Which Parenting Style Works Best for Deterring Teens from Doing Drugs?
If you type the phrase “books on parenting” into a search engine, you will get approximately one zillion entries, each with a slightly different approach to raising your children. But what if all you are looking for is a little advice on how to discourage your teenagers from experimenting with drugs or alcohol?
The Four General Parenting Styles
There has been some research conducted on the type of parenting “style” that is ideal for accomplishing this goal. Many social scientists call upon the work of psychologists Diana Baumrind, Eleanor Maccoby, and John A. Martin who created what are known today as the four parenting styles:
||High discipline and control||Low discipline and control|
|High warmth and responsiveness||Authoritative||Permissive|
|Low warmth and responsiveness||Authoritarian||Uninvolved|
Here is the breakdown of the four styles:
Uninvolved parents: those who exert little discipline and control, and exhibit little warmth or responsiveness to their children’s needs
Permissive parents: those who exert little discipline and control, but exhibit lots of warmth or responsiveness to their children’s needs
Authoritarian parents: those who exert lots of discipline and control, but exhibit little warmth or responsiveness to their children’s needs
Authoritative parents: those who exert lots of discipline and control, and exhibit lots of warmth or responsiveness to their children’s needs
[Note the difference between authoritative and authoritarian, despite the word similarities]
When it comes to protecting kids against substance abuse, research indicates that the authoritative parenting style is correlated with the best outcomes. In other words, teens whose parents practice high levels of discipline but also demonstrate warmth and respond to the needs of their children are less likely to succumb to the temptations of alcohol and drugs than their peers.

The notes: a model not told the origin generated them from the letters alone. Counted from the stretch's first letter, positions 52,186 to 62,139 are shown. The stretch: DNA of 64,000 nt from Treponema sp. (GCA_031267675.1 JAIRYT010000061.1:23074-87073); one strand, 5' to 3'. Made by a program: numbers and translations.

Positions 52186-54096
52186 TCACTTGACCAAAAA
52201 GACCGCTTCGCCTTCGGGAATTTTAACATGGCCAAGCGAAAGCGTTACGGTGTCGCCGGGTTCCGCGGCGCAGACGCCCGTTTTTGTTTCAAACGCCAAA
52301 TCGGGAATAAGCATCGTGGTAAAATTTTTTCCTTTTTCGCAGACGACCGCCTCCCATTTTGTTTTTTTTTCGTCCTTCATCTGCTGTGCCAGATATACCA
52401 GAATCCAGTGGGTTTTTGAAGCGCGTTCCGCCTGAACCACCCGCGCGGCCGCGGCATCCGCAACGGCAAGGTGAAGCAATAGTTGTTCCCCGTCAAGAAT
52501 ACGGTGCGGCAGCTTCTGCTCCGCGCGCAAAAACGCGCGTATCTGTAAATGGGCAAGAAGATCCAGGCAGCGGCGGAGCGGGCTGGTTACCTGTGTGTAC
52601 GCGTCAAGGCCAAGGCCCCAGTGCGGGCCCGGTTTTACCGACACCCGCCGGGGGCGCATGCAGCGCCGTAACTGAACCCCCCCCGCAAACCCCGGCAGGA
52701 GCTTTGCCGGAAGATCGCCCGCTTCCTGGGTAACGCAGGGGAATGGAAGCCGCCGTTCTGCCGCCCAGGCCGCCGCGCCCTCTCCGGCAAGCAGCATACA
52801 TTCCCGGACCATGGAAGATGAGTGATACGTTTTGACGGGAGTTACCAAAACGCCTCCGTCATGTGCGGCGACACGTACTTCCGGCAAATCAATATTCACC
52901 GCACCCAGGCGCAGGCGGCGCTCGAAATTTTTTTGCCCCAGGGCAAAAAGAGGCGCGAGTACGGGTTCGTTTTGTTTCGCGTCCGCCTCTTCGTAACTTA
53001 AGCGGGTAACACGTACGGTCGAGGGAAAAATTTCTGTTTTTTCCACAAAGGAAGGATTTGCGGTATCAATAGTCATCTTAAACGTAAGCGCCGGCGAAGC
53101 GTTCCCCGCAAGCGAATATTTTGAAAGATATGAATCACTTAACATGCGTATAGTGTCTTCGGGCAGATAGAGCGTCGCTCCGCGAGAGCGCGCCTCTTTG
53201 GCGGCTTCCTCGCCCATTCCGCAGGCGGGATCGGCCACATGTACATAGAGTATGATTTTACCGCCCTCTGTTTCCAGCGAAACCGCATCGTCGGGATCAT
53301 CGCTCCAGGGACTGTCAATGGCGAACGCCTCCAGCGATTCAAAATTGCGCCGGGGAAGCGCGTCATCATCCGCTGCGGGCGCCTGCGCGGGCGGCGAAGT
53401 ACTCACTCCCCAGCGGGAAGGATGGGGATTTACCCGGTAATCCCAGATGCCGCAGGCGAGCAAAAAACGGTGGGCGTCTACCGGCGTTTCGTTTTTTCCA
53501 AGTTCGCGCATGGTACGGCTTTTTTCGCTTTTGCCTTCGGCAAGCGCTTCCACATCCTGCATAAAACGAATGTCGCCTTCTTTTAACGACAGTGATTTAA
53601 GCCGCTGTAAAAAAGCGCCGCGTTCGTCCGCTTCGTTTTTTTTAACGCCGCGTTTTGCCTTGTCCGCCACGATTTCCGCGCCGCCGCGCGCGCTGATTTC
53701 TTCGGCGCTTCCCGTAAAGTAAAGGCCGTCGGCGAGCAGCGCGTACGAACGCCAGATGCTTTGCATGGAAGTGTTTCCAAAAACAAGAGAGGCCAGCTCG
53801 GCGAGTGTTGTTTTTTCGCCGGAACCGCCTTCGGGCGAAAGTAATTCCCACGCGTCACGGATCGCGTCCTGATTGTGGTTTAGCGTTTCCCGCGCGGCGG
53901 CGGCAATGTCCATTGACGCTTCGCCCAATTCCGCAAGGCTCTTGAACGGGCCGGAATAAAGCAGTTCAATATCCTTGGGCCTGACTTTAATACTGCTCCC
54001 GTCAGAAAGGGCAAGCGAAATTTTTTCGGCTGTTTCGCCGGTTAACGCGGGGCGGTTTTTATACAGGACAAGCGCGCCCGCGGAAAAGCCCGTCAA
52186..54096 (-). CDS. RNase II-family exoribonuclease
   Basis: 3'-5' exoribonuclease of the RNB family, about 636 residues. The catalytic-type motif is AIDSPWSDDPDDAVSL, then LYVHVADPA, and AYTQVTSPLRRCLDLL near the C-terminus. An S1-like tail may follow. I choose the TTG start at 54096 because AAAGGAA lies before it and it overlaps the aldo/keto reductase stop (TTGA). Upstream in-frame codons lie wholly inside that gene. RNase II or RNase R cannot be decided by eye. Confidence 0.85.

How to Be an “Authoritative” Parent
It is important to note that “high levels of discipline and control” does not mean maintaining an exceedingly strict household nor implementing draconian oversight of your teens’ schedule and whereabouts. Instead, parents should simply establish clear rules of behavior (such as no drinking in the house), articulate specific expectations (such as not doing drugs at a party, even if other kids are), and spell out the consequences for violations (such as loss of driving privileges for a month).
In addition, parents should strive to develop a strong relationship with their teenagers. This means taking an interest in their activities, praising and encouraging them when appropriate, and carving out some individual time together.
In doing so, it is vital that parents encourage open communication with their kids and frequently foster conversations about issues and topics that are relevant to them. Of course, establishing this type of connection requires listening to what teens have to say, controlling your emotions, and resisting the urge to lecture them or win an argument.
Should Parents Share Their Own Teen Experiences?
Finally, many parents grapple with the question of whether to discuss their own inappropriate behaviors during their teenage years with their kids. The answer is different for every parent and depends primarily on how comfortable (or uncomfortable) such a conversation would be for them. Parents could use their own experiences as lessons or cautionary tales for their kids, or stress the differences between modern-day ramifications of drinking or doing drugs and the consequences of such behaviors a generation ago.
In short, building healthy relationships with your teens while establishing firm but fair rules in your household can go a long way toward keeping your teens away from drugs and alcohol. They may not admit it often, but most teens do listen to their parents and follow the examples that are set by their mothers and fathers. A durable parent-teen bond can sometimes mean the difference between a happy adolescence and a challenging life plagued by teen addiction.
Despite your best efforts on behalf of your children, sometimes a teen may still become addicted to drugs or alcohol. If that is the case with your teen, contact us today to see how we can help.